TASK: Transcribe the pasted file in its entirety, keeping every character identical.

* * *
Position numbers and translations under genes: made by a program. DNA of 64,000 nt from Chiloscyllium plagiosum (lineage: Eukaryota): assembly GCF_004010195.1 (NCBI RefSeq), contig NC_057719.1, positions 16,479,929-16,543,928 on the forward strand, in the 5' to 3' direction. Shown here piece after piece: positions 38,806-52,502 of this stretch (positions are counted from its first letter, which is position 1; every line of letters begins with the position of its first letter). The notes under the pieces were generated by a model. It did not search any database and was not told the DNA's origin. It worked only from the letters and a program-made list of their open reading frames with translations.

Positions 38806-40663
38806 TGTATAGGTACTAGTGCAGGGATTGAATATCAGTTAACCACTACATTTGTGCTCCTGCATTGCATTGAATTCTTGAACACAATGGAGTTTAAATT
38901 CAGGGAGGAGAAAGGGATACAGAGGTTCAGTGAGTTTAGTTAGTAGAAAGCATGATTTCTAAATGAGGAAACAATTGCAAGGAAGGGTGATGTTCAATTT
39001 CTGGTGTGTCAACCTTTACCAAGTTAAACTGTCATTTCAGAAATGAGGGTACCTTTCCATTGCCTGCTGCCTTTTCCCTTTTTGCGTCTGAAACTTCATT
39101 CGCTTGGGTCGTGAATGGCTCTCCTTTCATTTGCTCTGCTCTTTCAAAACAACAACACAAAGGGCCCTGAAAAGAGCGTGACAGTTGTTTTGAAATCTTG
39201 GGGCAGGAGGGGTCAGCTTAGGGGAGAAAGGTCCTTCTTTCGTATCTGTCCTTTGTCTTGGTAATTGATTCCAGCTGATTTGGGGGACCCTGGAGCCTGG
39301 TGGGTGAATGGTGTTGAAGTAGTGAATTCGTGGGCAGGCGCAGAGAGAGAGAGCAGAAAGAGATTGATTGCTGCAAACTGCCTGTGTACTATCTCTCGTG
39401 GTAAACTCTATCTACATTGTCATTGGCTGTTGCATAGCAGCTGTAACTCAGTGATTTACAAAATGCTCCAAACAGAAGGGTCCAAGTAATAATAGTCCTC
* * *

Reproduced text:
Position numbers and translations under genes: made by a program. DNA of 64,000 nt from Chiloscyllium plagiosum (lineage: Eukaryota): assembly GCF_004010195.1 (NCBI RefSeq), contig NC_057719.1, positions 16,479,929-16,543,928 on the forward strand, in the 5' to 3' direction. Shown here piece after piece: positions 38,806-52,502 of this stretch (positions are counted from its first letter, which is position 1; every line of letters begins with the position of its first letter). The notes under the pieces were generated by a model. It did not search any database and was not told the DNA's origin. It worked only from the letters and a program-made list of their open reading frames with translations.

Positions 38806-40663
38806 TGTATAGGTACTAGTGCAGGGATTGAATATCAGTTAACCACTACATTTGTGCTCCTGCATTGCATTGAATTCTTGAACACAATGGAGTTTAAATT
38901 CAGGGAGGAGAAAGGGATACAGAGGTTCAGTGAGTTTAGTTAGTAGAAAGCATGATTTCTAAATGAGGAAACAATTGCAAGGAAGGGTGATGTTCAATTT
39001 CTGGTGTGTCAACCTTTACCAAGTTAAACTGTCATTTCAGAAATGAGGGTACCTTTCCATTGCCTGCTGCCTTTTCCCTTTTTGCGTCTGAAACTTCATT
39101 CGCTTGGGTCGTGAATGGCTCTCCTTTCATTTGCTCTGCTCTTTCAAAACAACAACACAAAGGGCCCTGAAAAGAGCGTGACAGTTGTTTTGAAATCTTG
39201 GGGCAGGAGGGGTCAGCTTAGGGGAGAAAGGTCCTTCTTTCGTATCTGTCCTTTGTCTTGGTAATTGATTCCAGCTGATTTGGGGGACCCTGGAGCCTGG
39301 TGGGTGAATGGTGTTGAAGTAGTGAATTCGTGGGCAGGCGCAGAGAGAGAGAGCAGAAAGAGATTGATTGCTGCAAACTGCCTGTGTACTATCTCTCGTG
39401 GTAAACTCTATCTACATTGTCATTGGCTGTTGCATAGCAGCTGTAACTCAGTGATTTACAAAATGCTCCAAACAGAAGGGTCCAAGTAATAATAGTCCTC